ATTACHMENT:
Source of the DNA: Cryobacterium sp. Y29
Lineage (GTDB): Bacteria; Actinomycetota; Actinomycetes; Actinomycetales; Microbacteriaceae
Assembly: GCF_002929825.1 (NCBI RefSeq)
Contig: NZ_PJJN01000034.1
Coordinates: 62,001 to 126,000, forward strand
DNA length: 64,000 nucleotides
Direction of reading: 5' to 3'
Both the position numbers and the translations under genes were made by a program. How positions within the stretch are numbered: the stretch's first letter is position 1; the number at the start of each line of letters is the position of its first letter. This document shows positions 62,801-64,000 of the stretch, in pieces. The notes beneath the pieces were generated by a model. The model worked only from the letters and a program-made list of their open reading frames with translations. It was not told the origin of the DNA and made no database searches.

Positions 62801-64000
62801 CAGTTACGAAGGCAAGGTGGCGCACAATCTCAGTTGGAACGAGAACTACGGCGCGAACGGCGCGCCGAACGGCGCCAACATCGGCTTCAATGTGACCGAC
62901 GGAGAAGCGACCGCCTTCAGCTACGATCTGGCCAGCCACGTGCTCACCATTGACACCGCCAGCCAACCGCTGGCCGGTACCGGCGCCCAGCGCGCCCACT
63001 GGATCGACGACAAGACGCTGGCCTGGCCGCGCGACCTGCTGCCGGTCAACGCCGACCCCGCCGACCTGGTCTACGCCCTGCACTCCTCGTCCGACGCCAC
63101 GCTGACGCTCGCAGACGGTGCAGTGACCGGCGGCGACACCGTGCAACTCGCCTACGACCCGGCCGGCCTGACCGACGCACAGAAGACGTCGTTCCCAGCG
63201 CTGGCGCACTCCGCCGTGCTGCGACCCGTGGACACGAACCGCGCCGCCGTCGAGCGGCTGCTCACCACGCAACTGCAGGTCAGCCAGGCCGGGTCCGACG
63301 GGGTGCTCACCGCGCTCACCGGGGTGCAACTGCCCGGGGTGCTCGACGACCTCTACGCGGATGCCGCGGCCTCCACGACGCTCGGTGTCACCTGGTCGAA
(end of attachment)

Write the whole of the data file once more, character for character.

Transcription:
Source of the DNA: Cryobacterium sp. Y29
Lineage (GTDB): Bacteria; Actinomycetota; Actinomycetes; Actinomycetales; Microbacteriaceae
Assembly: GCF_002929825.1 (NCBI RefSeq)
Contig: NZ_PJJN01000034.1
Coordinates: 62,001 to 126,000, forward strand
DNA length: 64,000 nucleotides
Direction of reading: 5' to 3'
Both the position numbers and the translations under genes were made by a program. How positions within the stretch are numbered: the stretch's first letter is position 1; the number at the start of each line of letters is the position of its first letter. This document shows positions 62,801-64,000 of the stretch, in pieces. The notes beneath the pieces were generated by a model. The model worked only from the letters and a program-made list of their open reading frames with translations. It was not told the origin of the DNA and made no database searches.

Positions 62801-64000
62801 CAGTTACGAAGGCAAGGTGGCGCACAATCTCAGTTGGAACGAGAACTACGGCGCGAACGGCGCGCCGAACGGCGCCAACATCGGCTTCAATGTGACCGAC
62901 GGAGAAGCGACCGCCTTCAGCTACGATCTGGCCAGCCACGTGCTCACCATTGACACCGCCAGCCAACCGCTGGCCGGTACCGGCGCCCAGCGCGCCCACT
63001 GGATCGACGACAAGACGCTGGCCTGGCCGCGCGACCTGCTGCCGGTCAACGCCGACCCCGCCGACCTGGTCTACGCCCTGCACTCCTCGTCCGACGCCAC
63101 GCTGACGCTCGCAGACGGTGCAGTGACCGGCGGCGACACCGTGCAACTCGCCTACGACCCGGCCGGCCTGACCGACGCACAGAAGACGTCGTTCCCAGCG
63201 CTGGCGCACTCCGCCGTGCTGCGACCCGTGGACACGAACCGCGCCGCCGTCGAGCGGCTGCTCACCACGCAACTGCAGGTCAGCCAGGCCGGGTCCGACG
63301 GGGTGCTCACCGCGCTCACCGGGGTGCAACTGCCCGGGGTGCTCGACGACCTCTACGCGGATGCCGCGGCCTCCACGACGCTCGGTGTCACCTGGTCGAA